Sasha Semple reviews a new take on a modern classic.
This Spring, Bristol’s Old Vic welcomed the modern classic A Streetcar Named Desire to the stage. A firm favourite of the English professor and one of Tennessee William’s most highly regarded works, the powerful play was given a fresh revival by the English Touring Theatre. Once you see past the obligatory veneer of slightly forced contemporary references, what is left is a heart-breaking tale of love, insanity and loss.
The play opens as the eponymous streetcar arrives at a rundown New Orleans apartment. A fragile woman emerges from the vehicle, her all white wardrobe contrasting against the neon sunglasses and red bowling shirts favoured by the inhabitants of her new neighbourhood. Out of place, lost and notably distressed, we are formally introduced to Blanche - Stella’s -only slightly- older sister. Following a brief reunion as the two sisters proffer the appropriate polite formalities, Blanche breaks down, unearthing a deep unresolved history.
'a heart-breaking tale of love, insanity and loss'
Amber James’ feisty Stella is confronted with the guilt of the past she left behind, the weight of which Blanche brings to her front door, neatly packaged in her pristine white suitcase. Enter Patrick Knowles’ Stanley: charming, boyish and provocative. Blanche barely has time to pour herself another drink before Stanley’s drunken, misogynistic inner animal is revealed. With no regard for Blanche’s feelings, Stanley drops a bombshell, served up with an ice-cold lemon soda. From this point onwards, their lives begin to unravel.
The set is simple: two minimally decorated rooms separated only by a thin partition. The use of roof space added to the claustrophobic feeling of the apartment, a boxed in room surrounded by unhappy couples. The deteriorating state of the house effectively represents Blanche’s own mental decline- both house and woman possess interiors in a state of collapse, that, despite any attempts to decorate or dress up, are breaking at the very foundations.
'Kelly Gough’s heart wrenching portrayal of a woman’s slow descent into madness outshines the rest of the cast'
Marlon Brando’s performance in the 1951 film adaptation may have left viewers shouting ‘Stella’, but it is Blanche’s name on the lips of the audience as they leave Bristol’s Old Vic. It is hard to believe her tiara is made of rhinestones as Kelly Gough’s heart wrenching portrayal of a woman’s slow descent into madness outshines the rest of the cast. Knowles’ Kowalski was disturbing, toying with the role’s playfulness and the power of Stanley’s uncontrollable rage.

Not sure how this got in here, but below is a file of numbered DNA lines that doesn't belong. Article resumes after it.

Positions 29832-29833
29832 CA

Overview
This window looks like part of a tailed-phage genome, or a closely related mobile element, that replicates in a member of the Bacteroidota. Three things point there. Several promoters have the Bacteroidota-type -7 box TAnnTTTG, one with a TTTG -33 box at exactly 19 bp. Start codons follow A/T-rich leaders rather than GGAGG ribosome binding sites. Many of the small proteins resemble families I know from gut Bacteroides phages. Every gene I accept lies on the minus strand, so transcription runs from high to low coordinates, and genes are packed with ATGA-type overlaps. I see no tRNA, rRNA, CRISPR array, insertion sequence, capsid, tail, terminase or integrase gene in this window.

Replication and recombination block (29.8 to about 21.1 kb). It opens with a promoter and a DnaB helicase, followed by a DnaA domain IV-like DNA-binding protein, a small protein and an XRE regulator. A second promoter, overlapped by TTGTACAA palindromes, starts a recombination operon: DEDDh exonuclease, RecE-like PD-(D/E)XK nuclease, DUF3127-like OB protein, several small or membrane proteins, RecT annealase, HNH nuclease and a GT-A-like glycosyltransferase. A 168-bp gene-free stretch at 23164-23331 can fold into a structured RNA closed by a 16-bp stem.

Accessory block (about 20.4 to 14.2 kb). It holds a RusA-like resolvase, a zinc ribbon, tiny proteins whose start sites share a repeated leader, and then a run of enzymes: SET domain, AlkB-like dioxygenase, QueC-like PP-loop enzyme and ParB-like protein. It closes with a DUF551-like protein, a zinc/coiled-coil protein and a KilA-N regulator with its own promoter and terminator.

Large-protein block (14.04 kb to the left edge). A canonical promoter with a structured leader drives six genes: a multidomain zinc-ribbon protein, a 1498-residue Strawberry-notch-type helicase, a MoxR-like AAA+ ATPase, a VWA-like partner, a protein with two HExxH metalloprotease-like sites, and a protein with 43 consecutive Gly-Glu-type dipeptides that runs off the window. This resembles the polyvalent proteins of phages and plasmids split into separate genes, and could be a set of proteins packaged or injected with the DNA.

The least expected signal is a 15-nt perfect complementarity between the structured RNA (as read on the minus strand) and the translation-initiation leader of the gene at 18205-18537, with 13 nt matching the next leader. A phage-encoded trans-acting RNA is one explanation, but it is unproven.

The show’s only weakness is its attempt at modernising an already relatively recent play. As a result, the nine months of Stella’s pregnancy feel closer to nine decades. The production is littered with unclear references, from landline phones to KFC to Madonna’s 'Material Girl'.
The confusion with consistency raises the question – is Streetcar a play which asks to be modernised?
Perhaps there is a potential for the show to comment on contemporary issues in light of the #metoo movement. Ideas of female abuse and national identity are very pertinent to an audience watching in 2018 – however it doesn’t feel as though Chelsea Walker’s revival addresses this forcefully enough. Maybe Tennessee Williams’ play isn’t appropriate to focus on such issues, and if it is, ensure the message isn’t lost under a mishmash of disco balls and Blondie tracks.
'the show’s only weakness is its attempt at modernising an already relatively recent play'
One of Blanche’s final lines resonated with me in expressing what the play lacked – ‘I don’t want realism, I want magic’. The adaptation fails to capture the sentiment of a particularly time and place and also shys away from fully embracing its theatrical qualities. That said, the cast's performances are outstanding, their accents almost flawless and Tennessee William’s original critique of a misunderstood madness remains at the play's forefront, just as powerful as ever.
A Streetcar Named Desire is on at the Bristol Old Vic until Saturday 21st May - to get your tickets click here.
(Featured image: Unsplash / Scott Walsh)
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